Small and Light
Travel is all about packing like a minimalist for some. In that case, Nikon D3500 did a great job because it’s probably one of the smallest DSLR cameras out there.
Bad for Astrophotography
People have been arguing that it’s all about skills and lens when it comes to capturing the Milky Way above your head. Most parts of it are true but DX-format cameras are really a no-no for astrophotography. The angle of view is small unless you get yourself a fish-eye lens.
It’s kinda uncool with no touchscreen feature. I’m worried that someday when the buttons went broken, it’s game over. No touchscreen also means that you will have to use the buttons to move your single-focus point, which sometimes can be really frustrating.
Why I Love My Nikon D3300
It has been with me for several years to wherever I went. I had some relationships with it now. So…
Okay, I know you don’t want to hear that.
My Nikon D3300 has been doing a great job when it comes to landscape photos. If you notice at all, I love taking landscape scenery photos. While the results could be better with an FX-format DSLR, I’m willing to compromise.
This camera did a great job when it comes to portrait and daily photography too. It gets even better when I switched my lens to a more suitable one.
Most of my photos are taken with my kit lens. With a little post-processing with Adobe Lightroom, I’m still kinda proud of the end products.
I’ve been thinking about upgrading after all these years, but that’s not my priority yet… And FX-format DSLR could be dreadfully expensive.
Lens You Should Consider Buying
Nikon AF-S DX Nikkor 35mm F1.8G Lens
I mentioned that the kit lens is not suitable for portrait photos. This lens will fix the problem. I own one and is extremely satisfied with it. The images taken are super sharp as well. Click here for more details!
Tokina AT-X Pro 11-16mm F2.8 Lens
I’ve mentioned the cons when it comes to astrophotography. Of course, the kit lens can capture the Milky Way too, but it’s not wide angle enough for me. Plus, the image is only good enough for Instagram. Because if you’re viewing the photo in your laptop, you’ll see that the stars have tails due to long exposure. Grains are also an issue due to the high ISO needed to compromise for the narrow F3.5 aperture.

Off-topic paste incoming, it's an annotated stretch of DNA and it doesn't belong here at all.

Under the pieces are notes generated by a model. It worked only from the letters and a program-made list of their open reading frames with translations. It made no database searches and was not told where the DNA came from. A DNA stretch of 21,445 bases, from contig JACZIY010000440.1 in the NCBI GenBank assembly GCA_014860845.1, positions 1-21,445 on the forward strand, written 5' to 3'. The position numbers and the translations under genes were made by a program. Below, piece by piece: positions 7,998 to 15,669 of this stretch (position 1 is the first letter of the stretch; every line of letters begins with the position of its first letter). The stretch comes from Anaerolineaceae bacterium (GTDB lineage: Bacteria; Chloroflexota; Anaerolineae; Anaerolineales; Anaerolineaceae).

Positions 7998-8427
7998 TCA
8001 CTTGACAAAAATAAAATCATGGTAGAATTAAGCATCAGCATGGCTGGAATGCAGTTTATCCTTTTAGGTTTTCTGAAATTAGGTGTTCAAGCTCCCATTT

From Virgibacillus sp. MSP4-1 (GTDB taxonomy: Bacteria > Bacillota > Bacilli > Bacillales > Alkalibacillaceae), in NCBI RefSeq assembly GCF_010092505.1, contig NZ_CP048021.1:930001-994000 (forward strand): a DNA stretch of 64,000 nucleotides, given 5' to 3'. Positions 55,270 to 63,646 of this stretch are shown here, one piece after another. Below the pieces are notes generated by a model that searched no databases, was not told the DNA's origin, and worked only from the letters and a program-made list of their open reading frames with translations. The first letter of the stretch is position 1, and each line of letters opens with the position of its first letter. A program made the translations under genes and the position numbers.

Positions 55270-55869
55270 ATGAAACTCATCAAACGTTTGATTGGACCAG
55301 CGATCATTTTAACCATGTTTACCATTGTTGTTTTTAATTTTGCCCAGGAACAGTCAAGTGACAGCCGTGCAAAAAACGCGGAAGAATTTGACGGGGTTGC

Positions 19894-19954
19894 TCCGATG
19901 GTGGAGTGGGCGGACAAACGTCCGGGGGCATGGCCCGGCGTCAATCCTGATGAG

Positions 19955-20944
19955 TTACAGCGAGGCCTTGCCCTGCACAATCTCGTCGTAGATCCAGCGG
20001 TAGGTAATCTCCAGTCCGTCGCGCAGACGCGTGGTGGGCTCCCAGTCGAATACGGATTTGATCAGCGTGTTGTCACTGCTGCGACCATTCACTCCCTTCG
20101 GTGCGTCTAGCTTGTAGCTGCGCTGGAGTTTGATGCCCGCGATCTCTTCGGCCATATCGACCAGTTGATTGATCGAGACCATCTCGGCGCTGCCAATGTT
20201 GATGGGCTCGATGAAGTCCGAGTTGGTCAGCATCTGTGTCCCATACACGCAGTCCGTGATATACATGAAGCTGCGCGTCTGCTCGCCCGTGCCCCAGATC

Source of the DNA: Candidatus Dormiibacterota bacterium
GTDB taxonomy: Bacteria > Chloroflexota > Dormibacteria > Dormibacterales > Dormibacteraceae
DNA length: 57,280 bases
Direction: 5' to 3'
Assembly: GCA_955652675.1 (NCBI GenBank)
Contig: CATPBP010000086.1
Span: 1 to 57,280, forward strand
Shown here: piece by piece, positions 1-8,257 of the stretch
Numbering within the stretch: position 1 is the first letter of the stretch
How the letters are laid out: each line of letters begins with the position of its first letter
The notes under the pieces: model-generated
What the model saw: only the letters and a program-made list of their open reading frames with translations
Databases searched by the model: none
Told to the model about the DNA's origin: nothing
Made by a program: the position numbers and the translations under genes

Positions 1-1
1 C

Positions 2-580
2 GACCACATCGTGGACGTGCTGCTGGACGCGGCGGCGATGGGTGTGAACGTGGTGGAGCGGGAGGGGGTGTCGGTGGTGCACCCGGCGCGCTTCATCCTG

This lens might not be the cheapest in the market, but it’s more affordable than lenses made by Nikon. It features autofocus too! Click here for more details!
Nikon 55-200mm F4-5.6 VR II Lens
You probably guessed it, how could I miss a zoom lens? For those photographers who love close up shots and capturing bird photos, this is the lens for you. For 55mm focal length, it has a great aperture of F4, providing good bokeh and depth of field for your photos. When it comes to lenses made by Nikon, I’ll say you could rest assured, they’re great stuff! Click here for more details!
Wrapping It Up
If you’re still hesitating whether to step into the world of photography or not, give Nikon D3500 a try. It’s one of the best, if not the best entry-level DSLR Camera out there for both Beginner and Intermediate photographers.
All the features would be more than enough for travel photography until you decide to plunge yourself all-in into the world of professional photography. Portraits, landscapes, street, and daily photography, Nikon D3500 will undoubtedly give you satisfactory results.
In the end, it’s still up to you. If you can afford higher-end DSLR cameras, that would be great. But as I said, sharpen your skills and post-processing knowledge first, and decide whether you need a better camera or not.
Questions or feedback? I’m happy to hear them. Leave them in the comment sections and let me know what you think! Happy photographing.